It’s no secret in the office that I’m a sucker for every single TV show Mike Schur has ever written for or created, and I’m not quiet about it. So in honor of this month’s Fandom Friday series, we’re celebrating the best Halloween episodes from some of his best workplace sitcoms, and what you can learn from them in your own business practices.


“Halloween III” (Brooklyn 99, Season 3, Episode 5)

A list of Halloween TV episodes would falter right out of the gate if it didn’t include the Fox-turned-NBC offering Brooklyn 99. The series is known for its seasonal Halloween heist episodes, and this one is, in our opinion, the best of the bunch.

The rivalry between Jake and Holt has reached new heights since both have won a heist in years past. Neither Jake nor Holt allow Amy on their team for fear of that her relationship with either of them will negatively impact the game. However, through a series of impressive tricks, Amy ends up beating both the men and proudly claiming the title “Best Detective/Genius.”

Why We Love This Episode

Amy is generally pretty uptight, so it’s a real treat to see her get invested so deeply. But we also love the hijinks we’ve come to expect from Jake, Boyle, and the rest of the gang. While it may be predicable, the Halloween episodes are always enjoyable.

Don’t be a Monster

If you’re playing a game that excludes people on your team intentionally, you better choose something else. No one likes to feel left out at work, so do your best to plan activities and events that everyone can join in on. And be sure not to underestimate team members who may seem to lack flexibility and fun—they may surprise you!


“Halloween Theft” (Superstore, Season 2, Episode 7)

Cloud Nine is celebrating All Hallows’ Eve with flair only St. Louis can deliver, but Dina, the store assistant manager, is taking no risks. She’s knows that Halloween is a day of mischief, and the episode begins with her instructing the employees to be on the lookout. But Dina’s message is undercut since she’s the only one not in costume, prompting Amy to call her a “booge” (Boo + Scrooge). In an attempt to win back her authority, Dina dresses in a police costume. But it falls on the slightly risque side of things, causing most of the workers to ignore what she says because they find her outfit so distracting.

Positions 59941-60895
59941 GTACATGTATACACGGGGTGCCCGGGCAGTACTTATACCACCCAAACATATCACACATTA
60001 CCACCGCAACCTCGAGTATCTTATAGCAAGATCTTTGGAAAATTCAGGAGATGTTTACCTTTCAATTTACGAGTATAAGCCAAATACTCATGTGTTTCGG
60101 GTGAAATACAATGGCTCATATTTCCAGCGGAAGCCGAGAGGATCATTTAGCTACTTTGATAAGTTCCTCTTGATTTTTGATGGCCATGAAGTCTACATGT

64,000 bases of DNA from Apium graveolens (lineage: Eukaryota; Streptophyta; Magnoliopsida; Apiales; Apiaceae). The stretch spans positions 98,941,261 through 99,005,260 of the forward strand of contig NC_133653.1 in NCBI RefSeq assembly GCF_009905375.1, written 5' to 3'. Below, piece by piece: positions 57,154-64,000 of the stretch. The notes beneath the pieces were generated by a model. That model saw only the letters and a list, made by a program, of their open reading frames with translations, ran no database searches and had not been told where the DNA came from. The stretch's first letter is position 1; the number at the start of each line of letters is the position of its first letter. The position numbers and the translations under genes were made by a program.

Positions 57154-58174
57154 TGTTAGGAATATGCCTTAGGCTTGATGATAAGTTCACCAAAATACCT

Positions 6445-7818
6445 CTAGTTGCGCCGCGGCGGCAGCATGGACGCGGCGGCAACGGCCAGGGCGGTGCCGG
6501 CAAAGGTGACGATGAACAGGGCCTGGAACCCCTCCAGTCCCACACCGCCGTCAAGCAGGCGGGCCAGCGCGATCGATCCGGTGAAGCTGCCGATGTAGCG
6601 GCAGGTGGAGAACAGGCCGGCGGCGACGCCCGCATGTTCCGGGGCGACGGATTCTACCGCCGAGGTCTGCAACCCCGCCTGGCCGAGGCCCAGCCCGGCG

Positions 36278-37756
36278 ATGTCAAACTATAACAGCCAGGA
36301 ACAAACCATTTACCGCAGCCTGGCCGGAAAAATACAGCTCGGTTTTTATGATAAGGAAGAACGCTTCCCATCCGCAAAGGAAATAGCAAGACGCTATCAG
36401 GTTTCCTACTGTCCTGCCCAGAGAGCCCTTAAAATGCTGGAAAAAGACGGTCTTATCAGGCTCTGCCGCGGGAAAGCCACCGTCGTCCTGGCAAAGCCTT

Later, when Dina finds the storage cage unlocked, she questions all the employees, but no one confesses. Well, to the crime at least—Jonah seems to finally open up about his crush on Amy, even though he tries to hide it.

Why We Love This Episode

The expectation that everyone will be in costume is a familiar rallying cry for those of us here at Boostability. The episode also ends with coworkers deciding to spend the holiday together, and we love that our employees do that too.

Don’t Be a Monster

When you’re wearing a costume, be mindful of office rules and culture when picking your outfit. But if someone shows up in something that’s a little “out there,” use your professional skills to treat them with respect. Regardless of her outfit, Dina’s still the assistant manager, and you’d best not forget it.

“Halloween” (The Office, Season 2, Episode 5)

It’s Halloween at Dunder Mifflin, and everyone is dressed up (even Jim, who’s sporting a very fancy “three hole punch” costume). Michael, who was informed he needed to fire someone by the end of the month, is running out of time. Alongside his Halloween costume that’s actually a papier-mâché version of himself, Michael spends the episode trying to decide who he’s going to fire (and seeing if someone will quit instead). Meanwhile, Jim and Pam convince Dwight to start shopping for jobs and, uh, help write a new resume.